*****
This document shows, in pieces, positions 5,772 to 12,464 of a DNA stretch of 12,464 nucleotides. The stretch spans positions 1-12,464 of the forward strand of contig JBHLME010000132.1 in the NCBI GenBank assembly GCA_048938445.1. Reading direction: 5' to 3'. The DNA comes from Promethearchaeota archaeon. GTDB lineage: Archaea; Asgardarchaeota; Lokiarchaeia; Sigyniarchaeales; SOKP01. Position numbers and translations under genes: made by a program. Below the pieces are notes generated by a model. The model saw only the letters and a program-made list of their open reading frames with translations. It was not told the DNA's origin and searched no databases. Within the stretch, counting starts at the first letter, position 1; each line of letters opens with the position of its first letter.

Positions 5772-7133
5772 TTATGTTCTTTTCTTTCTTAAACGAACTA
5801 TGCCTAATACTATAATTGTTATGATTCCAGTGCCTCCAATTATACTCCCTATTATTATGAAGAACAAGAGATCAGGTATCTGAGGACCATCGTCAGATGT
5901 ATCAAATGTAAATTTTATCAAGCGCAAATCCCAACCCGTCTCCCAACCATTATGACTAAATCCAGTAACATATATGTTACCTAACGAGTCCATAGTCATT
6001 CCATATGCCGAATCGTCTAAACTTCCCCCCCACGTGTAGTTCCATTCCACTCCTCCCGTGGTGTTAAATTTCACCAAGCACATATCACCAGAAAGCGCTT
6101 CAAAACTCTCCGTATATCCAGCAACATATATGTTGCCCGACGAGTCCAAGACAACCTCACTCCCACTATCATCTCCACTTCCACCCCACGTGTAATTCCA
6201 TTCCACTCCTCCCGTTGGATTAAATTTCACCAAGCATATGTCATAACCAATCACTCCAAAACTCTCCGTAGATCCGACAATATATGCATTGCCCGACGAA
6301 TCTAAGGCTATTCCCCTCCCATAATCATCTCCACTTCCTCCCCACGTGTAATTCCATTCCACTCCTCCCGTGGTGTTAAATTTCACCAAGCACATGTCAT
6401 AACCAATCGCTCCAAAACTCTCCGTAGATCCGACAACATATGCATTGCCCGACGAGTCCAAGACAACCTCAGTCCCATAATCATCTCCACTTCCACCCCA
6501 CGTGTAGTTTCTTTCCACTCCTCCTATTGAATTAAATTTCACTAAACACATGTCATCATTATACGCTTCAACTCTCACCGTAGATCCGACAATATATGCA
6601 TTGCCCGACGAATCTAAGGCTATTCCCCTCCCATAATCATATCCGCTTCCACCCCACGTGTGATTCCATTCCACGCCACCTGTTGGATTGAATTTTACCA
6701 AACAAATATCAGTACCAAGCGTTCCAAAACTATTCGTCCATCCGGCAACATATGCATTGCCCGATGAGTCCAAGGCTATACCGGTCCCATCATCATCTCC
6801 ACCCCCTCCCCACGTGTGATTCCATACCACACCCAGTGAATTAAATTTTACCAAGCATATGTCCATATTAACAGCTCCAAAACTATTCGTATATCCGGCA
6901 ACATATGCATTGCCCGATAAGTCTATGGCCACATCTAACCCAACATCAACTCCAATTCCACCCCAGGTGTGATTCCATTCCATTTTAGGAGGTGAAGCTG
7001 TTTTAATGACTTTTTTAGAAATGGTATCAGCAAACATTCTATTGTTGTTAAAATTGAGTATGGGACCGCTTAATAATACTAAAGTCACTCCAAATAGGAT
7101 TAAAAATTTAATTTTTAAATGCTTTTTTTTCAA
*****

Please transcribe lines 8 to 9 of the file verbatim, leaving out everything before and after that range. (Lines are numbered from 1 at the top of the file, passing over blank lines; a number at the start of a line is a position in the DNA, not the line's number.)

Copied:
6201 TTCCACTCCTCCCGTTGGATTAAATTTCACCAAGCATATGTCATAACCAATCACTCCAAAACTCTCCGTAGATCCGACAATATATGCATTGCCCGACGAA
6301 TCTAAGGCTATTCCCCTCCCATAATCATCTCCACTTCCTCCCCACGTGTAATTCCATTCCACTCCTCCCGTGGTGTTAAATTTCACCAAGCACATGTCAT